The 'Juno' star came out as trans and used his coming out post as a call to action for lawmakers.

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Update, December 2nd, 2020: Yesterday, December 1st, Elliot Page, the Oscar-nominated actor best known for his roles in Juno, Inception and The Umbrella Academy, came out as trans in a moving letter to fans posted to social media. Though Page is "profoundly happy" with his ability to now live his authentic self, "knowing how much privilege I carry, I am also scared...of the invasiveness, the hate, the ‘jokes’ and of violence." Though living life as a trans person is no easy task in this current moment in time, Page has more than a few supporters ready to back him up at any turn or bump in the road.

After posting his letter, so many celebrity friends and fans reposted Page's letter and thanked him for making the brave decision to publicly step into his true identity.

Anna Kendrick called Page's words "so beautiful and eloquent, and he is reminding me that we can all be brave and joyful, even when things are scary." And actor Sir Ian McKellen thanked Page for sharing his journey. "Yours is a voice that needs to be heard, to encourage and educate us all," McKellen wrote.

Sex and the City's Cynthia Nixon welcomed Page home. "We are so glad you've arrived!"

The Good Place's Jameela Jamil congratulated Page and wrote that his coming out story is "going to mean so much to so many people in the world."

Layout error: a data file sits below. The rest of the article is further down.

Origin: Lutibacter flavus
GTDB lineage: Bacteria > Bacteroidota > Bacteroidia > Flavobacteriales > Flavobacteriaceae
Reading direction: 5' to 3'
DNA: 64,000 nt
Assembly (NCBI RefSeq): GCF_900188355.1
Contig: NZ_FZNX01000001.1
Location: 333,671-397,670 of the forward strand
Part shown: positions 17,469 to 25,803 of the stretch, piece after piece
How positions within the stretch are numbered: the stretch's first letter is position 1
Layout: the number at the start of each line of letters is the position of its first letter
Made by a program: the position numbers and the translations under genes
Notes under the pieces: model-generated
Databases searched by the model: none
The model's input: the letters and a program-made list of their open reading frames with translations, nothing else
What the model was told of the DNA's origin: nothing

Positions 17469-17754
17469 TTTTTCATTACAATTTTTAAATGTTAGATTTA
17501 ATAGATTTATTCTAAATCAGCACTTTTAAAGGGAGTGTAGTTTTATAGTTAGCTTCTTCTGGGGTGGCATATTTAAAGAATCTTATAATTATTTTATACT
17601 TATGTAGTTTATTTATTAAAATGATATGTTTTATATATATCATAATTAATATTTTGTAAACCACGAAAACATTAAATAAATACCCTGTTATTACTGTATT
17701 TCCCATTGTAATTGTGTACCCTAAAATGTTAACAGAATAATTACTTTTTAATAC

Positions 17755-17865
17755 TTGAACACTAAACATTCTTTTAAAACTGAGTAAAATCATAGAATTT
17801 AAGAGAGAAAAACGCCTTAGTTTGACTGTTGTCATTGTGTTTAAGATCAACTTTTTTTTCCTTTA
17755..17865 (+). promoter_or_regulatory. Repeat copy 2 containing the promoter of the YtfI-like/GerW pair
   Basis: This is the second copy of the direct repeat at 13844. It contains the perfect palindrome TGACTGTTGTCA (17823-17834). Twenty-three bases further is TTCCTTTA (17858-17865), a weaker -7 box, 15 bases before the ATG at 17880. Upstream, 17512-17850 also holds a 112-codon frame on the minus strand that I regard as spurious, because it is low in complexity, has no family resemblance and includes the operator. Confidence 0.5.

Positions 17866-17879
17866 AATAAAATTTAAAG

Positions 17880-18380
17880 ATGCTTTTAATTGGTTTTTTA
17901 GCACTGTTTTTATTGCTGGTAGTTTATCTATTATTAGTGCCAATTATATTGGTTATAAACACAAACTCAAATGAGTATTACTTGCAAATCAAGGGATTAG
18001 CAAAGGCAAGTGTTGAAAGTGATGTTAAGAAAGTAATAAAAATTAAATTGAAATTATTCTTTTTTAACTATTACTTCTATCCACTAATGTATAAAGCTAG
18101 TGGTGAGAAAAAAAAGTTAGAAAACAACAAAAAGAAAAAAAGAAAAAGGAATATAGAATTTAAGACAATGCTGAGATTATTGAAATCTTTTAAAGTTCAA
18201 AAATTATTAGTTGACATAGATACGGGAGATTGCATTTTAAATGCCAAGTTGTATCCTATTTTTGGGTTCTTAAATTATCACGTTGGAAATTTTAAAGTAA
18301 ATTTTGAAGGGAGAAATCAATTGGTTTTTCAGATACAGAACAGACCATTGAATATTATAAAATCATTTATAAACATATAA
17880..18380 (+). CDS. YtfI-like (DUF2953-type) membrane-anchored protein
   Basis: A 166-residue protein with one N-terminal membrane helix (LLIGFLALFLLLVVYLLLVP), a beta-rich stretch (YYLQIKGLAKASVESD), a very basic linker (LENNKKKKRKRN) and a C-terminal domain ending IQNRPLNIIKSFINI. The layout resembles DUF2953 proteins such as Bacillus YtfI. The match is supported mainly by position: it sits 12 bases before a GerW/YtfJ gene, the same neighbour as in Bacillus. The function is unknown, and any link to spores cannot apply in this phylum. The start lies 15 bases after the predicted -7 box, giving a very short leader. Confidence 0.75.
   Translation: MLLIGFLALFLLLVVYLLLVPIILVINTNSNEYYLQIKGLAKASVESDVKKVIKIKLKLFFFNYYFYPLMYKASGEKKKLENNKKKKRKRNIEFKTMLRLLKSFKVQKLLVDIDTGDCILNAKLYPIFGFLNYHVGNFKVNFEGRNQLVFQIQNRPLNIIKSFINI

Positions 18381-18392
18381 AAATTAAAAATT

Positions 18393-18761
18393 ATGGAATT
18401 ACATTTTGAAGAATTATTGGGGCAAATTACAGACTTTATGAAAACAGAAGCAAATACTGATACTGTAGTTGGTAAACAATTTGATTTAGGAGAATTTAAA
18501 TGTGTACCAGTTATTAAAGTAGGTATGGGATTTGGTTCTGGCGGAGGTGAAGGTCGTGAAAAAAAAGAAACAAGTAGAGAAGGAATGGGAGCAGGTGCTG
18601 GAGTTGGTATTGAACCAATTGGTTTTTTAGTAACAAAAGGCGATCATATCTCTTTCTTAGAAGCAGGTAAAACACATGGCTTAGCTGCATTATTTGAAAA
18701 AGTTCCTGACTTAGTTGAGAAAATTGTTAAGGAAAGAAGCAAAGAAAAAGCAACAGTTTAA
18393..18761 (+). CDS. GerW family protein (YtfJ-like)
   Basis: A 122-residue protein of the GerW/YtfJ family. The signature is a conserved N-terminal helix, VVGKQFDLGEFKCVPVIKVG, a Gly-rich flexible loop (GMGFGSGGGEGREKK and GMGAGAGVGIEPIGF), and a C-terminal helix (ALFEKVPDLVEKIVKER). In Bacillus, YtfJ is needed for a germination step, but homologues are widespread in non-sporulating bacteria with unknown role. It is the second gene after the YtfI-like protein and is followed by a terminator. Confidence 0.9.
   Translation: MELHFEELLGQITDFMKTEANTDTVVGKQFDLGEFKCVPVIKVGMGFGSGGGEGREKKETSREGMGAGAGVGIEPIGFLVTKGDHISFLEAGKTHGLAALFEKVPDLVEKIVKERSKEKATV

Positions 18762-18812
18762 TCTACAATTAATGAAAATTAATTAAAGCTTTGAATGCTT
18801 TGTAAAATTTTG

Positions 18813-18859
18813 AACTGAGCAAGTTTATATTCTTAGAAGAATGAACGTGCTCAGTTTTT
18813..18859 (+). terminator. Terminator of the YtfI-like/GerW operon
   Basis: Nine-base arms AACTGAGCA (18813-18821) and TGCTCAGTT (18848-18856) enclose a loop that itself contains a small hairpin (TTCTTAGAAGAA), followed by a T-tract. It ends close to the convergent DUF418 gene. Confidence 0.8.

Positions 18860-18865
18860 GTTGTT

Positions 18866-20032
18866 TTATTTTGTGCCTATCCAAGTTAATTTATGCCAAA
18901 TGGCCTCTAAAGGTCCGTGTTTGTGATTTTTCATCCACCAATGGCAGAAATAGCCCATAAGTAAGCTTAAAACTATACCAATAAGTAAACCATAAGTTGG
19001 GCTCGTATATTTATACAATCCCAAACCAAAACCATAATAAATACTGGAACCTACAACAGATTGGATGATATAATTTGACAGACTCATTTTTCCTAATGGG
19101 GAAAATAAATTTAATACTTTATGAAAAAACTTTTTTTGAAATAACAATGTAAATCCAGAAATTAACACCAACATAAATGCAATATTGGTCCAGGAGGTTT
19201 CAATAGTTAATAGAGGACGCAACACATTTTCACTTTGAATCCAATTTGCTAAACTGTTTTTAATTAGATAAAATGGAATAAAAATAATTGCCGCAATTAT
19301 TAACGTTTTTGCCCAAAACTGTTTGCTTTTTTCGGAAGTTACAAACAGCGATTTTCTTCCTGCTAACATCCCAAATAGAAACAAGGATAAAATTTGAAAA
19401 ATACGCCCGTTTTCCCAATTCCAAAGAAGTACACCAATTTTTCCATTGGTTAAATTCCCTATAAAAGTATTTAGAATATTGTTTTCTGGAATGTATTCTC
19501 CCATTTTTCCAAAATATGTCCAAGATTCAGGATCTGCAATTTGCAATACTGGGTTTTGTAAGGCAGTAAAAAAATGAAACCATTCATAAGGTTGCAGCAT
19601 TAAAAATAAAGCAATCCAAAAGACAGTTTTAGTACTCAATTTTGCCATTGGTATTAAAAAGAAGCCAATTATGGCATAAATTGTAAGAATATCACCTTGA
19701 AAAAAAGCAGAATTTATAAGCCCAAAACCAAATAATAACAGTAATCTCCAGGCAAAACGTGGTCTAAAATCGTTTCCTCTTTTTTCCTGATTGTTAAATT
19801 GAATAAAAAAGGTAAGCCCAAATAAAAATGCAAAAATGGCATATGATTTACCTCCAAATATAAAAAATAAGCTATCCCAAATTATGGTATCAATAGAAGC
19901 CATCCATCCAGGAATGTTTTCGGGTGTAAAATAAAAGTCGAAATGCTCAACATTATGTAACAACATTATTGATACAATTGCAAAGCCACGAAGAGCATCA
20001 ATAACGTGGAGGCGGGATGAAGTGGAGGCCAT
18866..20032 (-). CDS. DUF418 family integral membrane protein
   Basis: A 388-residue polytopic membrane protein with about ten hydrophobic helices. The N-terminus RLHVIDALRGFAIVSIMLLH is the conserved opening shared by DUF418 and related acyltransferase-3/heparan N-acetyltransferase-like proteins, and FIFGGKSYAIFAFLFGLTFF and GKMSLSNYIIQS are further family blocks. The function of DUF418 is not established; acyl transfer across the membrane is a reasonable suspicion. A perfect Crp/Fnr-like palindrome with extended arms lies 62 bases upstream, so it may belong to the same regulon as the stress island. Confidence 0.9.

And Page's Umbrella Academy costar Justin H. Minn tweeted, "welcome to the fam, elliot."

Page garnered support here, there, and everywhere, and the internet coming together to welcome Elliot with open arms is something that will make you well up/sob.

The cherry on top is a message from Page's wife Emma Portner, who reposted Page's letter to her Instagram and wrote, "I am so proud of @elliotpage. Trans, queer and non-binary people are a gift to this world."

She asked for "patience & privacy" while they enter into this new chapter of life, but also wished for friends, family, and followers to "join me in the fervent support of trans life every single day. Elliot’s existence is a gift in and of itself. Shine on sweet E. Love you so much."

Luckily, there's plenty of room for all of us to be Page's biggest fan.

Original Post, December 1st, 2020: In a powerful post on his social media platforms, Juno star Elliot Page has come out as trans, opening up about the journey he has experienced “to have arrived at this place in [his] life,” and why he feels so much joy mixed with fear about being transgender amid the violence and discrimination trans people face each day around the globe.

“Hi friends, I want to share with you that I am trans, my pronouns are he/they and my name is Elliot,” Page wrote. “I feel lucky to be writing this. To be here. To have arrived at this place in my life. I feel overwhelming gratitude for the incredible people who have supported me along this journey."